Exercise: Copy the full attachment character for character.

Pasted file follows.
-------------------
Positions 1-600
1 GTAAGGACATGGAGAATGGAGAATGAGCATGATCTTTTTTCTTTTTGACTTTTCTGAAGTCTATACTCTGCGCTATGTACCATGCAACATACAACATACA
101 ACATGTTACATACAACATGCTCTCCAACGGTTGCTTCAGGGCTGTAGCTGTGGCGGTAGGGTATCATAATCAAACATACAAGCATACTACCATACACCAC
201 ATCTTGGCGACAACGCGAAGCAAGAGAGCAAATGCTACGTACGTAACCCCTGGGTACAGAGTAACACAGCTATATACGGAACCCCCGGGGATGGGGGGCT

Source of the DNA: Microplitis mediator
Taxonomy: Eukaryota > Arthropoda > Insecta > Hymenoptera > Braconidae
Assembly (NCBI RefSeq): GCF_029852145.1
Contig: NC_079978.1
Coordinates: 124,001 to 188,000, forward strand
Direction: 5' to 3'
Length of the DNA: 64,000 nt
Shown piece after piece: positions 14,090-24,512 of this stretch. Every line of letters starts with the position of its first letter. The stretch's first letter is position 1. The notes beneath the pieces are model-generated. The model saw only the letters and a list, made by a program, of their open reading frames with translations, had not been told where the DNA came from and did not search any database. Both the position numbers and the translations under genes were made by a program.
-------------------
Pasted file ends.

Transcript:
Positions 1-600
1 GTAAGGACATGGAGAATGGAGAATGAGCATGATCTTTTTTCTTTTTGACTTTTCTGAAGTCTATACTCTGCGCTATGTACCATGCAACATACAACATACA
101 ACATGTTACATACAACATGCTCTCCAACGGTTGCTTCAGGGCTGTAGCTGTGGCGGTAGGGTATCATAATCAAACATACAAGCATACTACCATACACCAC
201 ATCTTGGCGACAACGCGAAGCAAGAGAGCAAATGCTACGTACGTAACCCCTGGGTACAGAGTAACACAGCTATATACGGAACCCCCGGGGATGGGGGGCT

Source of the DNA: Microplitis mediator
Taxonomy: Eukaryota > Arthropoda > Insecta > Hymenoptera > Braconidae
Assembly (NCBI RefSeq): GCF_029852145.1
Contig: NC_079978.1
Coordinates: 124,001 to 188,000, forward strand
Direction: 5' to 3'
Length of the DNA: 64,000 nt
Shown piece after piece: positions 14,090-24,512 of this stretch. Every line of letters starts with the position of its first letter. The stretch's first letter is position 1. The notes beneath the pieces are model-generated. The model saw only the letters and a list, made by a program, of their open reading frames with translations, had not been told where the DNA came from and did not search any database. Both the position numbers and the translations under genes were made by a program.